DCMS announces changes to UK data protection and privacy arrangements
In late August, the Department for Digital, Culture, Media & Sport (DCMS) announced its intention to build on existing data protection and privacy arrangements the UK has in place with countries around the world, and launch a consultation on how the regime can be enhanced.
Today, 10 September, marks the start of that process. DCMS has lifted the veil on some of the key proposals for reform, which are intended to “help drive economic growth and innovation and strengthen public trust in use of data”.
In line with this general objective, the new regime is to be “based on common sense, not box ticking”.
The reforms would allow different organisations to demonstrate compliance in ways more appropriate to their circumstances, while still protecting personal data of individuals.
It is expected that different requirements would apply to organisations, depending on their nature, size and involvement in processing of personal data.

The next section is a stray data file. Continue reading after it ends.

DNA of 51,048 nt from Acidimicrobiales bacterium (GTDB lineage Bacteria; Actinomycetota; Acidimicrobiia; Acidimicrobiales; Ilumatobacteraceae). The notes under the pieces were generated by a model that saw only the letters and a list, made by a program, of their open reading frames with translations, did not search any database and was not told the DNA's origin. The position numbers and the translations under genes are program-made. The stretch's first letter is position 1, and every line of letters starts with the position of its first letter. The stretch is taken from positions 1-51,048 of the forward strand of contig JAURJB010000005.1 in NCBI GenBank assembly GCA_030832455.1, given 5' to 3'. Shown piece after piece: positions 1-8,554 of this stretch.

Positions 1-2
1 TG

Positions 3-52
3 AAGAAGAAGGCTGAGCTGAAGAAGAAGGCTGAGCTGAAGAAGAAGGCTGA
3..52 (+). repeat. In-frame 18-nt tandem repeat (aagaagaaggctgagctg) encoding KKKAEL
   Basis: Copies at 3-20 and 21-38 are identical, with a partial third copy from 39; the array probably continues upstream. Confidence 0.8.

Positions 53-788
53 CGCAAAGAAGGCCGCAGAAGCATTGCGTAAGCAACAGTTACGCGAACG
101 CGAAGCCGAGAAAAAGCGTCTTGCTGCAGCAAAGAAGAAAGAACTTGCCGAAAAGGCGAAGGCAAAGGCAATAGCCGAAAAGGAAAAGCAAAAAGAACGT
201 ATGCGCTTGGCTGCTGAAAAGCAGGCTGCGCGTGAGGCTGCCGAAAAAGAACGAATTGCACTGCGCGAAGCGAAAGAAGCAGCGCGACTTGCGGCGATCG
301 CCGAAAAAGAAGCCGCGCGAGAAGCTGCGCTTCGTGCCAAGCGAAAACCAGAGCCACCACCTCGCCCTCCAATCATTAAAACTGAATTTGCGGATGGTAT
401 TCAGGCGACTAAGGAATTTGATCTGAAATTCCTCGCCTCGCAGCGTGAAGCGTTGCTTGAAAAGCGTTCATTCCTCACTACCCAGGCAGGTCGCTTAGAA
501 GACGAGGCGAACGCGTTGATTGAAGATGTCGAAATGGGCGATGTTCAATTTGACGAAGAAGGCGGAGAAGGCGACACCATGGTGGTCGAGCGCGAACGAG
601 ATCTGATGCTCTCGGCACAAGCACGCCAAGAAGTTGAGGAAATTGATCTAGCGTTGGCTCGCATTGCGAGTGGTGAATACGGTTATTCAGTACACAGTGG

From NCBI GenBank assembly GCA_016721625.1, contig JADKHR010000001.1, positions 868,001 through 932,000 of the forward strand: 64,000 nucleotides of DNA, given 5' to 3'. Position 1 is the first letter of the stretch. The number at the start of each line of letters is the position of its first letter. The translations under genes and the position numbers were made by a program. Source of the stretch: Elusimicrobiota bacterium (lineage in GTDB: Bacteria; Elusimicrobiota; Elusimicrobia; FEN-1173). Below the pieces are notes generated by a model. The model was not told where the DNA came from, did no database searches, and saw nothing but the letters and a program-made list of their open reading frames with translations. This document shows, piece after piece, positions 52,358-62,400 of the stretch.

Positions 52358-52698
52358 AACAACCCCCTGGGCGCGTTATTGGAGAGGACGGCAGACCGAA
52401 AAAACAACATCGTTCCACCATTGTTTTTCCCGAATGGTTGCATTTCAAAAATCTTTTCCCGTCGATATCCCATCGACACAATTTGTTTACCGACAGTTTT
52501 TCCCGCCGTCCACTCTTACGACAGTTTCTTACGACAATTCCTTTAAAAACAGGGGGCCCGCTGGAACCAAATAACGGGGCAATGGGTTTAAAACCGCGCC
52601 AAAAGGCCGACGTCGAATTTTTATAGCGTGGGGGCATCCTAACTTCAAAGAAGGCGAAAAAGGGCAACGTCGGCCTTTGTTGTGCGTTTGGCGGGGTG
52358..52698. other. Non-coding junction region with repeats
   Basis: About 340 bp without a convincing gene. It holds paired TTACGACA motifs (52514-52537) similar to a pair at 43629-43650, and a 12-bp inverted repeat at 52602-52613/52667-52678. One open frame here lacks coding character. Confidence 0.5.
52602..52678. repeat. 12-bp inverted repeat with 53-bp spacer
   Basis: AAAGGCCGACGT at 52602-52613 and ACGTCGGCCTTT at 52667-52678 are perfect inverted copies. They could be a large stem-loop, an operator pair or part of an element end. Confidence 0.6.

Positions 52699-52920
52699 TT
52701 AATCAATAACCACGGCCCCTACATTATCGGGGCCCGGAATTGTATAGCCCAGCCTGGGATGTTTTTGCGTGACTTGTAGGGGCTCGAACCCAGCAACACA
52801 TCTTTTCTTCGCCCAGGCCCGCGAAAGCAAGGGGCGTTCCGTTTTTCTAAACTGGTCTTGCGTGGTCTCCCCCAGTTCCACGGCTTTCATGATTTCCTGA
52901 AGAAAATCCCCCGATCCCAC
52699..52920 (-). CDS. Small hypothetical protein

Key elements of the current data protection regime, which originates from the EU General Data Protection Regulation, will be preserved and built upon, albeit with some developments.
For example, it is expected that some existing restrictions on automated/AI processing of personal data will be removed, or at least significantly relaxed, in line with plans to transform the UK into a world leader in the use of artificial intelligence.
Deviations from the existing regime have the potential to further complicate the relationship between the UK and EU regulatory authorities, and could have far-reaching consequences for the EU adequacy decision in relation to the UK.
In response to the DCMS consultation, Information Commissioner Elizabeth Denham has issued a statement: “People’s personal data is used in ever more novel ways; it is right that government looks to ensure a legislative framework that is fit for the future. . . . We will be considering the detail of the proposals and intend to publish our response as soon as possible.”
The consultation is open to all respondents willing to contribute, with responses to be submitted by 19 November 2021.
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